According to Prof. Dr.-Ing. Matthias B. Hullin from University of Bonn, the camera uses diffusely scattered light and reconstructs the shape of objects outside of the field of view, and combined with a mathematical procedure, it enables to virtually transform this wall into a mirror. The laser dot on the wall is by itself a source of scattered light, which serves as the crucial source of information. Some of this light, in a roundabout way, falls back onto the wall and finally into the camera.
They are recording a kind of light echo from which the object can be reconstructed, using the special camera system Hullin has developed together with his colleagues at the University of British Columbia, which not only records the direction from which the light is coming, but also how long it took the light to get from the source to the camera. Hullin said, in principle, they are measuring nothing other than the sum of numerous light reflections which reached the camera through many different paths and which are superimposed on each other on the image sensor.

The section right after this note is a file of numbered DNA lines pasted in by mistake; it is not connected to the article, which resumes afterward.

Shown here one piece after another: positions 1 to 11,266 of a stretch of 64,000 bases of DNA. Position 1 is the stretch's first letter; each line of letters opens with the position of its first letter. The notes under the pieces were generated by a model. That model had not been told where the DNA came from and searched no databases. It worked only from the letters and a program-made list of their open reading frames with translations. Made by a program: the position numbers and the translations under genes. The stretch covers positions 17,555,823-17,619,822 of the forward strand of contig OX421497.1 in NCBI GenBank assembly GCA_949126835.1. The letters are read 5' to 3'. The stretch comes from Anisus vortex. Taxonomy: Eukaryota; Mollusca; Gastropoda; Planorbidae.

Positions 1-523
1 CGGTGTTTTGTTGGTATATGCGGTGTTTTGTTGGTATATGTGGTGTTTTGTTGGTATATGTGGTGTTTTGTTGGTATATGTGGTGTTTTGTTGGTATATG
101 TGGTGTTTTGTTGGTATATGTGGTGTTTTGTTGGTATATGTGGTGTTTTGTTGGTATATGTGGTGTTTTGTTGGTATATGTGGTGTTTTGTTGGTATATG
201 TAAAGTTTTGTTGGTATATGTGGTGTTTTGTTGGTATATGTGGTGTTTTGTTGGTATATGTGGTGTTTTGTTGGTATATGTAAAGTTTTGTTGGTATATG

This problem, known as multipath interference, has been giving engineers headaches for a long time. Traditionally, one would attempt to remove the undesired multipath scatter and only use the direct portion of the signal. Based on an advanced mathematical model, Hullin and his colleagues, however, developed a method which can obtain the desired information exclusively from what would usually be considered noise rather than signal.
The accuracy of their method has its limits and the results are still limited to rough outlines, he added. However, the researchers assume that based on the rapid development of technical components and mathematical models, an even higher resolution can be achieved soon. Hullin will present the method at the international Conference for Computer Vision and Pattern Recognition (CVPR).